Thank you for reading the LinuxSecurity.com weekly security newsletter. The purpose of this document is to provide our readers with a quick summary of each week's most relevant Linux security headlines.
LinuxSecurity.com Feature Extras:
Press Release: Guardian Digital Leverages the Power of Open Source to Combat Evolving Email Security Threats - Cloud-based email security solution utilizes the open source methodology for securing business email, recognized by many as the best approach to the problem of maintaining security in the relentlessly dynamic environment of the Internet.
You've Been Pwned! Best Practices to Prevent Your Email Account from Being Compromised in a Data Breach - An Interview with Dave Wreski, CEO of Guardian Digital
Covert data-scraping on watch as EU DPA lays down “radical” GDPR red-line (Mar 31)
An interesting decision came out of Poland's data protection agency this week after the watchdog issued its first fine under Europe's General Data Protection Regulation (GDPR).
11 questions to ask before buying AI-enabled security software (Apr 1)
Infosec is complicated enough. Add AI/ML into your security software mix, and you may be asking for trouble. Or, choose the right vendor, and you could wind up with the best toys on the block. Here's what you need to know to wind up in the second camp.
What is a honeypot? A trap for catching hackers in the act (Apr 1)
A honeypot is a trap that an IT pro lays for a malicious hacker, hoping that they'll interact with it in a way that provides useful intelligence. It's one of the oldest security measures in IT, but beware: luring hackers onto your network, even on an isolated system, can be a dangerous game.
Over 13K iSCSI storage clusters left exposed online without a password (Apr 2)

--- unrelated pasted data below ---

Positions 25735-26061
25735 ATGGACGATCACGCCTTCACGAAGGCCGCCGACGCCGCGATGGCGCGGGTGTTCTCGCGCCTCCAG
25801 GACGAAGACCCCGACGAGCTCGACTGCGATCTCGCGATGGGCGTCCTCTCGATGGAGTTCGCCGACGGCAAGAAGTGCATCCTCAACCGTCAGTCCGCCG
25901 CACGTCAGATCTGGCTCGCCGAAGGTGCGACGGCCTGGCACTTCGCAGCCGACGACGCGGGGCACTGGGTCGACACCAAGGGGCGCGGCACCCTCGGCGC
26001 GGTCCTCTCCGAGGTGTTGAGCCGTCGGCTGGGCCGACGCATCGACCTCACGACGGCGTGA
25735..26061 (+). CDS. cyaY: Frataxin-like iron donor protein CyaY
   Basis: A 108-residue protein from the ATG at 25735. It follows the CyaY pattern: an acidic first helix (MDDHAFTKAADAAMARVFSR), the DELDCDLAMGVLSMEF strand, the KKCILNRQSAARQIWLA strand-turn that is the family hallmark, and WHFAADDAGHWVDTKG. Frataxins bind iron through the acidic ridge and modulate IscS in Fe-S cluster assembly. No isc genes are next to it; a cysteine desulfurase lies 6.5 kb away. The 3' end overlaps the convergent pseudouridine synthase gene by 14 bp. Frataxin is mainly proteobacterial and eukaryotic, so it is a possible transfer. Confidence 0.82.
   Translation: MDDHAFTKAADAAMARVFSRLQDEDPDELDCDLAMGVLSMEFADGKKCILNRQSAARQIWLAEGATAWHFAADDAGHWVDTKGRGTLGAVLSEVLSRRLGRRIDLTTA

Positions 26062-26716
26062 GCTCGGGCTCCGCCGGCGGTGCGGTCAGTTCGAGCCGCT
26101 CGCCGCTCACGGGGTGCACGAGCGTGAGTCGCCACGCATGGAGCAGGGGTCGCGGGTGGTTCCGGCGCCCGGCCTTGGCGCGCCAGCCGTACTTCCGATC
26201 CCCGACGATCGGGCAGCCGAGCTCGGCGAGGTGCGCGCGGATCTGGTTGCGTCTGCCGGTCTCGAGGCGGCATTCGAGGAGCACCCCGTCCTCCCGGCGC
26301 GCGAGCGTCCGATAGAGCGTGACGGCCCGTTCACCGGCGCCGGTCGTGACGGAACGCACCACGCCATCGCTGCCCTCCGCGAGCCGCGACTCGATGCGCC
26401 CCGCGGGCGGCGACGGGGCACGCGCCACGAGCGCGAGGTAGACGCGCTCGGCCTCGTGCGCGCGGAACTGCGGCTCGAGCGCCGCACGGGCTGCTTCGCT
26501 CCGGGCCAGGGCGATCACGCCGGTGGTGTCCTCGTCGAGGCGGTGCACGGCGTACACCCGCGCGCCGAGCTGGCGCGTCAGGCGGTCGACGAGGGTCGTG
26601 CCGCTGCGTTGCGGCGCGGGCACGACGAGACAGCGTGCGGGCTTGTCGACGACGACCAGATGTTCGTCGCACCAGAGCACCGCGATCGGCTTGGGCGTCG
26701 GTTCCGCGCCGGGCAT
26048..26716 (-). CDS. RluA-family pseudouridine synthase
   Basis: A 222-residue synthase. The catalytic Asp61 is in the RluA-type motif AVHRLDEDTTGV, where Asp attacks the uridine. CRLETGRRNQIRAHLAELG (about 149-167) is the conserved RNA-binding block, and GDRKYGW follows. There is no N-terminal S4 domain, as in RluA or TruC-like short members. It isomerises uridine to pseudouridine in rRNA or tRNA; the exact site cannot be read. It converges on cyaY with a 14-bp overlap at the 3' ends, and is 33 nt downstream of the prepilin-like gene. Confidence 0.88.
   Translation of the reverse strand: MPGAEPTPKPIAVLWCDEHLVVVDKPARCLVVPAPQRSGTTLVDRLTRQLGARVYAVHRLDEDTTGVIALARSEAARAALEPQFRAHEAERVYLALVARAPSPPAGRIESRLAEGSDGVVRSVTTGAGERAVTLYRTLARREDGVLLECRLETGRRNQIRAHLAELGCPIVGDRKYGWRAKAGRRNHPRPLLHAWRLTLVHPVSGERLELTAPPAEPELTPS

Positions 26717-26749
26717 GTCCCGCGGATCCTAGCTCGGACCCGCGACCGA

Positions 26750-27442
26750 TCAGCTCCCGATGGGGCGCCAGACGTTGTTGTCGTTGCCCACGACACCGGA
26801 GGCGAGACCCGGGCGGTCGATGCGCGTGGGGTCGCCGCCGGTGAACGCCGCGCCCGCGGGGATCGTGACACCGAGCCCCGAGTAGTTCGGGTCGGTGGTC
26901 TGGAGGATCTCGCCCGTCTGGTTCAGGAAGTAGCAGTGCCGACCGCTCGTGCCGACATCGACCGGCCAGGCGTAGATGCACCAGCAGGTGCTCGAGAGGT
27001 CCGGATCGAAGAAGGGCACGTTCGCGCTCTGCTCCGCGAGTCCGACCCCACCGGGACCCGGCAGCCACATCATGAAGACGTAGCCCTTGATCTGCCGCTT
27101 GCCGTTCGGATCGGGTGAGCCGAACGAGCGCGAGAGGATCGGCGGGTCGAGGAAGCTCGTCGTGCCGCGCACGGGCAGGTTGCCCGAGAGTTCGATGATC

Over 13,000 iSCSI storage clusters are currently accessible via the internet after their respective owners forgot to enable authentication.
Facebook demand for new user email passwords reveals appalling lack of security awareness (Apr 3)
No steps forward, three steps back -- it seems that with every promise Facebook makes to take the security and privacy of its users seriously, yet another example of appalling practices surfaces.
Apache web server bug grants root access on shared hosting environments (Apr 3)
This week, the Apache Software Foundation has patched a severe vulnerability in the Apache (httpd) web server project that could --under certain circumstances-- allow rogue server scripts to execute code with root privileges and take over the underlying server.
Chinese companies have leaked over 590 million resumes via open databases (Apr 4)
Chinese companies have leaked a whopping 590 million resumes in the first three months of the year, ZDNet has learned from multiple security researchers.
A dozen US web servers are spreading 10 malware families, Necurs link suspected (Apr 4)
Researchers have uncovered over a dozen servers, unusually registered in the United States, which are hosting ten different malware families spread through phishing campaigns potentially tied to the Necurs bonnet.
Dropbox uncovers 264 vulnerabilities in HackerOne Singapore bug hunt (Apr 6)
Dropbox has uncovered 264 vulnerabilities, paying out US$319,300 in bounties, after a one-day bug hunt in Singapore that brought together hackers from 10 nations around the world. Hosted by bug bounty platform HackerOne, the live event saw 45 of its members from countries such as Japan, India, Australia, Hong Kong, and Sweden, and some as young as 19, galvanise in the city-state in an attempt to infiltrate Dropbox's targeted systems.
FBI criticized for delaying breach notifications, including insufficient details (Apr 6)
The Federal Bureau of Investigations does a poor job at notifying victims of a cyber-attack, a US government report released earlier this week concluded.
Mar-a-Lago's Security Problems Go Way Beyond a Thumb Drive (Apr 5)
A Chinese woman was arrested for sneaking into Trump's "Winter White House," a reminder of how exposed the president's private club is to physical and cybersecurity risks.
Why corporate acquisitions could be good for the open source community (Apr 7)
Open source is all over the media, IBM announced its acquisition of Red Hat, one of the largest in tech history, for $34 billion. Microsoft announced its agreement to acquire GitHub for $7.5 billion. It seems the world's largest companies are either releasing or acquiring their own open-source software -- but opinions on this trend are divided.
Europe to pilot AI ethics rules, calls for participants (Apr 8)
The European Commission has announced the launch of a pilot project intended to test draft ethical rules for developing and applying artificial intelligence technologies to ensure they can be implemented in practice.